Russell Edson has been shaking a bottle of cola some years now. With [The Intuitive Journey and Other Works] he lets the spray shoot out and cover the surrounding landscape, the consequences of his syntax active from the same source as Magritte's brush. The essential mystery of Edson's work is here so palpable, so tasty, there's no longer any hiding: his concerns, while idiosyncratic as ever, have increasingly become everyone's. Read this collection with delight and worry. (p. 58)
Virginia Quarterly Review (copyright, 1977, by the Virginia Quarterly Review, The University of Virginia), Vol. 53, No. 2 (Spring, 1977).
Edson is a long-time practitioner of the "prose poem," that strange modern form or non-form favored by many writers for its ability to give matter-of-fact access to imaginary realms. Edson's are broad, small surrealistic fables and tales that deal in anthropomorphic animals and objects, metamorphoses, obscure acts of violence, cosmic anxieties enacted on miniature sets. Many have the sustained wackiness of old Warner Brothers cartoons. Their appeal is direct and obvious; they are precious in the good or in the bad sense, depending on one's taste or mood. (I've always liked coming across them in magazines; they please me less in bulk.) Edson comports himself a bit winsomely, perhaps, in his through-the-looking-glass world, but what happens there often has a ring of subjective truth. I can imagine his work reaching a wide audience not ordinarily interested in poetry. (p. 69)
Peter Schjeldahl, in The New York Times Book Review (© 1977 by The New York Times Company; reprinted by permission), May 1, 1977.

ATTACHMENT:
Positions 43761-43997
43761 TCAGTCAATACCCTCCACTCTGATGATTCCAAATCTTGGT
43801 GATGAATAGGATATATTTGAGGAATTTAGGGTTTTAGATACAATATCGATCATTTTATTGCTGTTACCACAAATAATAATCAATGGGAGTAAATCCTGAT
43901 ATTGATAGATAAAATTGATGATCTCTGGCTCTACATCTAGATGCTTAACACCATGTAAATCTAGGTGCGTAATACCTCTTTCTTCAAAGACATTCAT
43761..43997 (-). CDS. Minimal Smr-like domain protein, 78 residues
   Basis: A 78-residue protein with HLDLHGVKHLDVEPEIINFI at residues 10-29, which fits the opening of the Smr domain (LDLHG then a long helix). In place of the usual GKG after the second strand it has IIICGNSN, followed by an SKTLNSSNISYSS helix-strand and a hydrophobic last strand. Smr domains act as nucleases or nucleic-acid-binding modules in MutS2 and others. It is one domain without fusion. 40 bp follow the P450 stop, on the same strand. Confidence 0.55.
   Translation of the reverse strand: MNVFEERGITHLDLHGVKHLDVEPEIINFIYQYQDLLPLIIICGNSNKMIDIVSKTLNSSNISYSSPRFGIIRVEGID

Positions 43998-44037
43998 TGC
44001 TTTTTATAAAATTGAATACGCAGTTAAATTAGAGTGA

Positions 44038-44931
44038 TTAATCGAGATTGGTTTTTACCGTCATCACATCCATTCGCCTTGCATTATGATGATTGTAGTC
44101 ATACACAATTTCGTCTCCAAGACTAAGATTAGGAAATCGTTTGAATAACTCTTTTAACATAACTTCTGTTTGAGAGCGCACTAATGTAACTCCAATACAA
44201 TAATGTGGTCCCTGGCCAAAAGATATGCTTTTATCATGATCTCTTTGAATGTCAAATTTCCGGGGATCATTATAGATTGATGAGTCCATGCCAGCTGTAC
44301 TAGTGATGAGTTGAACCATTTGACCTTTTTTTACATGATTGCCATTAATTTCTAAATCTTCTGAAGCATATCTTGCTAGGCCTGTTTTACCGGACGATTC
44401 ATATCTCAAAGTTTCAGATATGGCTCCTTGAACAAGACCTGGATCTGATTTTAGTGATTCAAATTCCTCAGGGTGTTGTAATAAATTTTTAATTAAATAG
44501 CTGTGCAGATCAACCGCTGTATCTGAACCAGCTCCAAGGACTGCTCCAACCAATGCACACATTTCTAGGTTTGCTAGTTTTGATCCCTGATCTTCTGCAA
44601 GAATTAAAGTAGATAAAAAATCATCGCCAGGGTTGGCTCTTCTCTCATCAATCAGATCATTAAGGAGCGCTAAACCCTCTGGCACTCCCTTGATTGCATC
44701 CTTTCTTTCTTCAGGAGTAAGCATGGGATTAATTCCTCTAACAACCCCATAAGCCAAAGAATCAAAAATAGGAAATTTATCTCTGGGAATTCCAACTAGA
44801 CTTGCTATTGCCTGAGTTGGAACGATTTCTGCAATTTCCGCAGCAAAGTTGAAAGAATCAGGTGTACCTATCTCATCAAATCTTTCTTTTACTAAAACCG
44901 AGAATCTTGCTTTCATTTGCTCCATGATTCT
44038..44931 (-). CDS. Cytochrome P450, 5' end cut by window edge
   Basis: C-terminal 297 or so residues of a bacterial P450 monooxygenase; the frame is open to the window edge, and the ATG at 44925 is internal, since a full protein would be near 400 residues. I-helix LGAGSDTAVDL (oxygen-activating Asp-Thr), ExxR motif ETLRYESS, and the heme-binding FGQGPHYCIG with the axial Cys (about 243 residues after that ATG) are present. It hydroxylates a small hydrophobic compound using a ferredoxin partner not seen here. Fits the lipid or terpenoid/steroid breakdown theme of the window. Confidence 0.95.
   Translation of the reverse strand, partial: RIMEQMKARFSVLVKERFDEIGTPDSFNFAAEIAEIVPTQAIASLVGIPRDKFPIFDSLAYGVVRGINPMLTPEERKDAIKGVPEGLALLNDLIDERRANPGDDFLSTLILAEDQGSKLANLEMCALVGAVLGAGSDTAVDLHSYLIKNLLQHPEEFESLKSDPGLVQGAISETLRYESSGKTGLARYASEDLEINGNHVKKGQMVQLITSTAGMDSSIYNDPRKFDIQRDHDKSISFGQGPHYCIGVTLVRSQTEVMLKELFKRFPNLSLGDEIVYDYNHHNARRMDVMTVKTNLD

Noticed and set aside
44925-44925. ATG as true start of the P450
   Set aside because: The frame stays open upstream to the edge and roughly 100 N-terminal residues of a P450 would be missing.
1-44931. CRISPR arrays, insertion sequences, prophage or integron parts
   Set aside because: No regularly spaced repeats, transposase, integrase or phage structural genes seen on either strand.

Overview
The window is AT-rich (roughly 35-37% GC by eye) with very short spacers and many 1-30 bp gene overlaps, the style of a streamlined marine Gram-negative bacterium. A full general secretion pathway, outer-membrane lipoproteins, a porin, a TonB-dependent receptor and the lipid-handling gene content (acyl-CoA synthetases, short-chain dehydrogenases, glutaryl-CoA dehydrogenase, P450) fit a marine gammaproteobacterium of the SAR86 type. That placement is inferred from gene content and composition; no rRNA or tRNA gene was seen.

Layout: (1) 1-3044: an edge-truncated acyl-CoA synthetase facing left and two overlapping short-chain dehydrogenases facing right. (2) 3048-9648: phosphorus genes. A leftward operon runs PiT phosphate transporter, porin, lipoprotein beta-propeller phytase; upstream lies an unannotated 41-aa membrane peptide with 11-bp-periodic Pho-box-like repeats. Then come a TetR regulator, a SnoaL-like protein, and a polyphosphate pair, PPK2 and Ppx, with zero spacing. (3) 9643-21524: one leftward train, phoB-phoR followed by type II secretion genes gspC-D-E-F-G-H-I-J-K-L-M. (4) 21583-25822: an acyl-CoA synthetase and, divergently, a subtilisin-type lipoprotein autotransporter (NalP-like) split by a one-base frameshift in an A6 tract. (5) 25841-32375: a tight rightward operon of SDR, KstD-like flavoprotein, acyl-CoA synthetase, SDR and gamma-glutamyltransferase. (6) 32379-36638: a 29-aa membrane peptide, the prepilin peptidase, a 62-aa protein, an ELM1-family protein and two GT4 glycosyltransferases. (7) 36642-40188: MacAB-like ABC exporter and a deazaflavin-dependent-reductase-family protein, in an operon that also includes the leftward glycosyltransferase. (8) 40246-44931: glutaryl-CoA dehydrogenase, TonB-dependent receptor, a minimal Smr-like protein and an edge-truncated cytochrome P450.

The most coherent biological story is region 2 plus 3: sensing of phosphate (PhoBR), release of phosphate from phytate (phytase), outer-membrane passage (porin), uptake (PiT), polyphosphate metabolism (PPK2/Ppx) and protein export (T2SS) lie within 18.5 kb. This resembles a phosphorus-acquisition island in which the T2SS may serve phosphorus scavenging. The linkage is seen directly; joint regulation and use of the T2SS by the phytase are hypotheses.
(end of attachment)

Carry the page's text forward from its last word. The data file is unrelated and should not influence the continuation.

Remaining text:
Although the fifty-five short prose-fables of Russell Edson's The Reason Why the Closet-Man is Never Sad are presented in alphabetical order it is just possible that the work has an intended fictional unity, involving a number of dramatis personae who are made to undergo dreary and inconsequential non-experiences….
Most of the pieces begin in a bright, buttonholing way, promising sometimes lyrical, sometimes fantastic or nightmare developments…. But the actual narrative developments are almost invariably flaccid bits of whimsy in which there is little of the sustained energy of art….
Mr Edson's personae, their situations, and the nerveless language in which they are manipulated are so devoid of living characteristics that it is difficult for a reader to summon up sympathy enough to care. (p. 848)
The Times Literary Supplement (© Times Newspapers Ltd. (London), 1977; reproduced from The Times Literary Supplement by permission), July 15, 1977.
Edson writes tiny short stories, which critics call prose poems mostly to let you know that they are crazy. (p. 100)
The typical Edson poem runs a page or a page and a half. It's fanciful, it's even funny—but this humor carries discomfort with it, like all serious humor. We may not wish to understand the fragility of our psychic borders, or that we partake of things outside ourselves, or that we may lose ourselves if we are not careful. Maybe we control nothing; if we control nothing with our egos, if we let go, perhaps we can recover an ancient self otherwise lost, or perceive a world never seen before.
Russell Edson's imagination is revolutionary. He explores a small territory, but it is unmapped land. He does adventurous spirit-work for all of us, recovering portions of the lost infant world for anyone who will follow him. (p. 102)
Donald Hall, in The Atlantic Monthly (copyright © 1977 by The Atlantic Monthly Company, Boston, Mass.; reprinted with permission), October, 1977.